the custom-house and the browing away
of the records, the wind slightly dam
aged the Oregon Central & Eastern
Railroad Company's warehouse, ripped
the shingles off the depot, workshops
and roundhouse. The cribbing along
the O. C. & E. bay track was badly
washed by the rough tide.
Part of Salem is under water-
THE COMING SESSION
Senator Chandler Talks
Work Before Congress.
SOME OF THE IMPORTANT BILLS
Prospects for Hawaiian Treaty Good
Cuban Question Depends Upon
Washington, Nov. 22. Senator W.
E. Chandler, of New Hampshire, in an
interivew regarding legislation at the
coming session of congress said:
"Senator Lodge proposes pushing the
measure looking to the restriction of
immigration and demanding its passage
without delay. Bills proposing to bar
the undesirable foreign element from
entering this country are now pending
in both the house and senate, and
there is no doubt that the two bouses
will be able to agree upon a bill. - The
bouse measure lays restrictions on what
are called "birds of passage," but the
senate bill does not. The class refer
red to is that which lives along the
northern and southern border lines of
the country, and embraces Mexicans
and Canadians who work daily in the
United States, but who live in their
native countries. This , part of the
bill, in my judgment, eventually will
be omitted, and the senate bill, which
applies to immigrants from European
and Oriental countries, will be passed.
"Some action, I believe, will be taken
looking to the relief of the Cuban in
surgents. Of course, the Republican
policy will largely depend upon the
president's message, but, my opinion is
that he will leave the entire matter to
the judgment of congress. ,
"The prospects for the ratification of
the Hawaiian treaty are excellent.
The Republicans .will stand by it to a
unit, and many Democrats will do like
wise. 1 think the necessary two-tnirds
vote will be secured.
"As to financial legislation, especial
ly as to the revision of the banking
laws, I cannot see how any such legis
lation can be parsed."
For the Land of Gold.
New York, Nov.. 22. A dispatch to
the World from London says: London 1
capitalists seem to be resolved to share '
in the big profits anticipated by a rush '
to the Klondike next spring. The Van- 1
couver & Northern Shipping & Trading i
Company, which is building the new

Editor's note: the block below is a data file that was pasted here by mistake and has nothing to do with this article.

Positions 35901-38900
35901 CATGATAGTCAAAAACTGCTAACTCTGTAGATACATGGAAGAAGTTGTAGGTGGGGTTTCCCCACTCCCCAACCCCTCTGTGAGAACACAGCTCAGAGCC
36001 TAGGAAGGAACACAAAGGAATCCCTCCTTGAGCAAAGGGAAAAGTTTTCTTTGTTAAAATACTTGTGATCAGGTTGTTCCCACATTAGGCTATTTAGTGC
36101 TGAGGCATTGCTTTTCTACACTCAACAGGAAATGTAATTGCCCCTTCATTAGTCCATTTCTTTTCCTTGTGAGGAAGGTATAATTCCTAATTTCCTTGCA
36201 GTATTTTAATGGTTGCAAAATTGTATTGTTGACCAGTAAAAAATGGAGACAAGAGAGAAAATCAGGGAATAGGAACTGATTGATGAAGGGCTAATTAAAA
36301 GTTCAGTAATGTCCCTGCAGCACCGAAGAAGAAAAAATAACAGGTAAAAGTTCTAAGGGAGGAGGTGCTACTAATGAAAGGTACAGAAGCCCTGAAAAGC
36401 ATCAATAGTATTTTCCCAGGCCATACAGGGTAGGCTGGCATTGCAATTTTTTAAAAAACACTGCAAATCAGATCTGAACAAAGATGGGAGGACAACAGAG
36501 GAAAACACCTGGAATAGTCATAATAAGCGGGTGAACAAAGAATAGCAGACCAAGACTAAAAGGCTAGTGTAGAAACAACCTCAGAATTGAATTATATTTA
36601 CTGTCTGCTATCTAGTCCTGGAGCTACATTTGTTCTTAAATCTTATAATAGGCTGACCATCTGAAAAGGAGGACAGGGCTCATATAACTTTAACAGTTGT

Canadian Pacific railway, with a cap- 1
ital of $7, 500, 000, subscribed by six
shareholders, today purchased- the bid -
Cunarders, the Bothnia and Seythia, I
and two Cape mail steamers, as the '
nucleus of a fleet to run from Van
couver to Alaskan ports,, commencing
March 10. Both ships are chartered
for freight by Lipton, the millionaire
provision merchant, for the voyage
out, and he is said to have a scheme
for building a new town , to be called
Liptonia, near Skaguay. This enter
prise is understood to be the result of
the visit to Skaguay of the Hon. James
Burke Roche, who has just returned
Two New Counterfeits.
Washington, Nov. 22. The"5 secret
service announces the discovery of a '
new counterfeit $10 silver certificate, !
and also a counterfeit national bank I
note. The silver certificate is a photo-
graphio production, printed on two
pieces of paper pasted together?"- No at'
tempt has been made to color. the back
of the note, which is a shade of brown?
instead of green. The seal is colored a
bright pink. The note is badly print
ed, and the lathe work is blurred and
indistinct. The national, bank note is
on the First National . bank of Joplin,
Mo., series 1882. - It is also printed
on two pieces of paper, and the silk
fibre in the geneuine is imitated by pen
and ink marks.
Turks Living on Bread and Water.
London, Nov. 22. The Vienna cor
respondent of the Daily Telegraph says:
Pecuniary embarrassments have reached i
an acute stage at the Yildiz Kiosk.
Salaries of ambassadors are left unpaid
for months. Since the departure of
Galib Bey, Turkish ambassador at Ber-
lin, another Turkish envoy has written '
Tewfik Pasha, the Turkish foreign min-
ister, declaring that he has sold every
thing and lives almost entirely on dry
bread, adding that he even . fears he
will be "unable much longer to borrow
that. A third ambassador has written
to Tewfik Pasha saying:
"All my means are exhausted, and
I cannot even buy a pair of gloves when
obliged to appear any where. "
Columbus, O., Nov. 22. Alfred ,3.
Frantz, the murderer of Bessie Lytle,
of Dayton, was electrocuted. in the an
nex at the Ohio penitentiary at 12:23
this morning. He took his place in
the chair at 12:18 without an apparent
tremor. The first shock did not cause
death, and the current was applied
again three times "before life was pro
nouncd extinct. On August 27, 1896,
Frantz murdered Bessie Lytle, a young
girl whom he had betrayed. . Her body
was thrown into the Stillwater river.
Frantz made an allged confession, in
which he claimed the girl had shot her
self while they were out riding, and,
fearing he would be charged with mur
der, he had thrown the body into the
Peru Wants to Arbitrate.
Washington, Nov. 22. The Peru
vian minister, Dr. Egulgerin, -was
among Secretary Sherman's callers to